Below growth of Jakarta Composite Index.
This is how equity mutual funds performed in Indonesia as it recorded the higher average gains than fixed income and balanced funds during the first 10 months.
Research company PT Infovesta Utama revealed that equity funds recorded an average yield of 8.75 percent in year-to-date returns. Meanwhile, fixed income funds and balanced funds saw 6.24 and 6.49 percent in year-to-date yields, respectively.
Despite higher returns, equity funds’ average yields were still below the JCI’s year-to-date growth of 12.88 percent, as of Tuesday.
The five best equity funds, according to figures from Infovesta, are Sam Indonesian Equity Fund with a yield of 32.2 percent yield, followed by MNC Dana Ekuitas with 28.52 percent, Syailendra Equity Opportunity Fund with 24.49 percent, OSK Nusadana Alpha Sector Rotation with 21.05 percent and TRAM Consumption Plus with 19.66.
Suwito Haryatno, director at PT MNC Asset Management, which manages the MNC Dana Ekuitas fund, said that his company increased portfolio holdings of promising stocks, such as those in sectors related to consumer goods, infrastructure and banking.
“We see that the stocks in these sectors perform well and can generate returns. This year, we also avoided holding stocks of mining companies,” Suwito said on Tuesday.
Balanced funds, which are mostly invested in stocks and debt instruments, trailed the performance of equity funds. The five best year-to-date performers are Nikko BUMN Plus with a yield of 24.99 percent, followed by TRIM Kombinasi 2 with 24.7 percent, MNC Dana Kombinasi with 23.77 percent, Sam Syariah Berimbang with 23.11 percent and Simas Satu with 20.62 percent.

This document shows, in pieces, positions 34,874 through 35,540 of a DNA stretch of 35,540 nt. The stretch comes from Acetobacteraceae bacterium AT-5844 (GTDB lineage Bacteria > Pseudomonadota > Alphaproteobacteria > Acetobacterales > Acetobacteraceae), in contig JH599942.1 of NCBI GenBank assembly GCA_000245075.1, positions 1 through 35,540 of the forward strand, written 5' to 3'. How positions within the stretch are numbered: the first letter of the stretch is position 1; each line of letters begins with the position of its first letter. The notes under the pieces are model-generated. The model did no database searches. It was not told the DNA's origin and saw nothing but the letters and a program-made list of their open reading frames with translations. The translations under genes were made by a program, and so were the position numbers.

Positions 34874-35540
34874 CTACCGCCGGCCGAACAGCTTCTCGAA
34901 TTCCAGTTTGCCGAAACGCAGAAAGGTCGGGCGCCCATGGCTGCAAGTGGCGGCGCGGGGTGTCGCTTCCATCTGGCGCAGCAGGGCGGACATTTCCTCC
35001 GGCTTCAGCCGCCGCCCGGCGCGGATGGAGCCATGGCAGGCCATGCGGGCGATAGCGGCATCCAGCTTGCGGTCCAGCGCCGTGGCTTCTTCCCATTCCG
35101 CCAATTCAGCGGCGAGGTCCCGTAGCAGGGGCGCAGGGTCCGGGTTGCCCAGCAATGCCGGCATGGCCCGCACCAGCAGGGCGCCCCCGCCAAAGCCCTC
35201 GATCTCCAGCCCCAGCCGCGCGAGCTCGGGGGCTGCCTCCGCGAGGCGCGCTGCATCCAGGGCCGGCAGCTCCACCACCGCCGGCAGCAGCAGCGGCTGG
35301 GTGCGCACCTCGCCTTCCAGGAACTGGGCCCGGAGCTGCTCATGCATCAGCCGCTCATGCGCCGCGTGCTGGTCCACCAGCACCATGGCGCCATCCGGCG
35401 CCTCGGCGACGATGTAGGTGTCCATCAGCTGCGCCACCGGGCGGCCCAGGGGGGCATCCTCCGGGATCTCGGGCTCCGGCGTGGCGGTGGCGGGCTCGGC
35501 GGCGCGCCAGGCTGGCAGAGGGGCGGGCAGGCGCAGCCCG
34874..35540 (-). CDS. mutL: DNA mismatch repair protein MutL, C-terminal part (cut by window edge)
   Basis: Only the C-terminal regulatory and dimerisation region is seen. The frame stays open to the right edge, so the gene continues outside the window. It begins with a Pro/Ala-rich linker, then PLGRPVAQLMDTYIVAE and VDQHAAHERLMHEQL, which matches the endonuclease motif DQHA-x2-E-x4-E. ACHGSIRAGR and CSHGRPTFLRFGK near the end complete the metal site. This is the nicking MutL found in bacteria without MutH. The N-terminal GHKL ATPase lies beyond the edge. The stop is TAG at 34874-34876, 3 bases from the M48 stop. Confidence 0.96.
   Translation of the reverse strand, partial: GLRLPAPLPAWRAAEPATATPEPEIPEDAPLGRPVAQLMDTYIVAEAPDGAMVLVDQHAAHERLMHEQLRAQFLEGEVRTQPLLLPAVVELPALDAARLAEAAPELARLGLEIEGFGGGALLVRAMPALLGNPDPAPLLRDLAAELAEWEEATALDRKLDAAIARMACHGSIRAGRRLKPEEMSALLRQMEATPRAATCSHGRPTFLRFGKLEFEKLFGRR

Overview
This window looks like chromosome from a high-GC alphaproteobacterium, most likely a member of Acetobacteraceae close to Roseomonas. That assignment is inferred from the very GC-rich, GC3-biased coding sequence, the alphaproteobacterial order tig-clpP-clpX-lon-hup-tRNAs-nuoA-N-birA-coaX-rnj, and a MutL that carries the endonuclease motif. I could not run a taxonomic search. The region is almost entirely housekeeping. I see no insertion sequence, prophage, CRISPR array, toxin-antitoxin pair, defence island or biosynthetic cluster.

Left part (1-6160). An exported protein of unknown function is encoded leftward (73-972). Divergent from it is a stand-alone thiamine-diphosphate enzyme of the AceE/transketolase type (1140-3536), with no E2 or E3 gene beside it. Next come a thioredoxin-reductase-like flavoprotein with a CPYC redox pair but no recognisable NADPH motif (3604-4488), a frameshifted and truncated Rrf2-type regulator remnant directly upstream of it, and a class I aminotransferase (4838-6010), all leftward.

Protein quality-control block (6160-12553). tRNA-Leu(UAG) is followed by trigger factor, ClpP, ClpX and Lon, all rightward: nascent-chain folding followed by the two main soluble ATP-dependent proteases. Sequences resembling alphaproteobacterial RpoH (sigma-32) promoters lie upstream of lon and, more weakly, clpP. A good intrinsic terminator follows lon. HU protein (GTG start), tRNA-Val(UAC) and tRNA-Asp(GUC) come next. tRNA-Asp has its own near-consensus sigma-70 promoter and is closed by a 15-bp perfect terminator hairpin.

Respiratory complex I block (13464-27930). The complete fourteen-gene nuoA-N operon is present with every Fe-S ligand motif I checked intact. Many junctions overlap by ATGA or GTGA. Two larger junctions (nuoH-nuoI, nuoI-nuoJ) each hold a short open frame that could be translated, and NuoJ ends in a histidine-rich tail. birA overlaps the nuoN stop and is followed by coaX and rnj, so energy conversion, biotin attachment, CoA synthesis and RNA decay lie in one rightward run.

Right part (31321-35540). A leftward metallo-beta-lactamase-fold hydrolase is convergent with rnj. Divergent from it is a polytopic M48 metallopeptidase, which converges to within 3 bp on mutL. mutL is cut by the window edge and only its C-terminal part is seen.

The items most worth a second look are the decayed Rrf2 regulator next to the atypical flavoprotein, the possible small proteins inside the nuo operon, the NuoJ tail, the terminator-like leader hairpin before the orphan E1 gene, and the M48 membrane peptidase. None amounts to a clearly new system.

Meanwhile, the top-five performing fixed income funds, which are invested particularly in debt instruments and bank deposits, are Panin Dana Utama Plus 2 with a 11.4 percent yield, followed by Kresna Olympus with 11.09 percent, Sam Sukuk Syariah Sejahtera with 10.62 percent, Schroder IDR Bond Fund II with 10.17 percent and Danareksa Melati Pendapatan Tetap II with 9.83 percent. Ridwan Soetedja of PT Panin Asset Management, which manages Panin Dana Utama Plus 2, said that the fund had a big allocation of government bonds.
“We look at the macro-economic conditions. When it is bullish, we hold long-term government bonds, and when it is unfavorable, we switch to medium–and short–term debt instruments. We are pretty active in doing the switching,”
Ridwan said, adding that Panin Dana Utama Plus 2’s portfolio now consist mostly of medium-term government bonds.
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